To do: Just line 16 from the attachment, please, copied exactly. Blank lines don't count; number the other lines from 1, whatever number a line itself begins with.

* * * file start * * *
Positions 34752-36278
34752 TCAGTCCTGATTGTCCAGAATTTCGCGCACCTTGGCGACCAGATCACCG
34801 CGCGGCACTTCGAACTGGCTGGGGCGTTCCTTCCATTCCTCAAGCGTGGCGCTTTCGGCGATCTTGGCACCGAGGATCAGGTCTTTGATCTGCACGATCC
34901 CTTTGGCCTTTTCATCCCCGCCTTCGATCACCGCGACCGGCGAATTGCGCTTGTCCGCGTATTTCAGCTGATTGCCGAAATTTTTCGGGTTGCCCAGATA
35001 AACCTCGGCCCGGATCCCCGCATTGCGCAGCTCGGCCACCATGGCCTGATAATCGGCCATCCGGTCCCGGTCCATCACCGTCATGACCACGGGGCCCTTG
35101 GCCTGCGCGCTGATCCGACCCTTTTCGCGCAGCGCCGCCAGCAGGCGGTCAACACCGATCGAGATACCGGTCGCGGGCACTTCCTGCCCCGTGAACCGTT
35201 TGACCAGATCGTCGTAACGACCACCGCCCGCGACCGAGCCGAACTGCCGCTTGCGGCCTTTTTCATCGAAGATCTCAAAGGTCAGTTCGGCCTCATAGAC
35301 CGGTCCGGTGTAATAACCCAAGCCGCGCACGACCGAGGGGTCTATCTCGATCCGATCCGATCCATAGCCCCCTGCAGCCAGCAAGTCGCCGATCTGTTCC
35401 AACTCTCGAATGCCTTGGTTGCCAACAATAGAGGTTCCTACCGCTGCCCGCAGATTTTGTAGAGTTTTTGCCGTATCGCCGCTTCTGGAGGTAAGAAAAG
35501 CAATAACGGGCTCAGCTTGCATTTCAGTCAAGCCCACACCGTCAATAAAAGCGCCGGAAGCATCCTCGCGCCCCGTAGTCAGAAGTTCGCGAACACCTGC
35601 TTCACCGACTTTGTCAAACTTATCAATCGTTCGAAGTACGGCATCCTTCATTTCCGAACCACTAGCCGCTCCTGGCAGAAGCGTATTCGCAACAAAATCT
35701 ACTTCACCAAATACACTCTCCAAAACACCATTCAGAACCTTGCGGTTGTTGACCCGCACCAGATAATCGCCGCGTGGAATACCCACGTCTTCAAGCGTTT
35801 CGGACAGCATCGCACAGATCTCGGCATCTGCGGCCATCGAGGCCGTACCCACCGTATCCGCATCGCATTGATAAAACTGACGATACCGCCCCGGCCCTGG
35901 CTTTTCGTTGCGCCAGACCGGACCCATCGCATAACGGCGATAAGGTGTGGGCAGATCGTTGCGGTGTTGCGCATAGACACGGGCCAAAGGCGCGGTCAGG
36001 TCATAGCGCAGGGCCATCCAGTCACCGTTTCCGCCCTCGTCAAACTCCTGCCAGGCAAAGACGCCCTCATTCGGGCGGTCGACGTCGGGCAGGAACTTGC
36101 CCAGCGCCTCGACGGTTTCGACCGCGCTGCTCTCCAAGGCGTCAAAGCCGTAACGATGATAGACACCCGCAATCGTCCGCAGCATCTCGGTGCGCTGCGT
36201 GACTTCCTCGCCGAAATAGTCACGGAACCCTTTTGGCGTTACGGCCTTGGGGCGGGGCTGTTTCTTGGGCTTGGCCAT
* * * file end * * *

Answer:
36101 CCAGCGCCTCGACGGTTTCGACCGCGCTGCTCTCCAAGGCGTCAAAGCCGTAACGATGATAGACACCCGCAATCGTCCGCAGCATCTCGGTGCGCTGCGT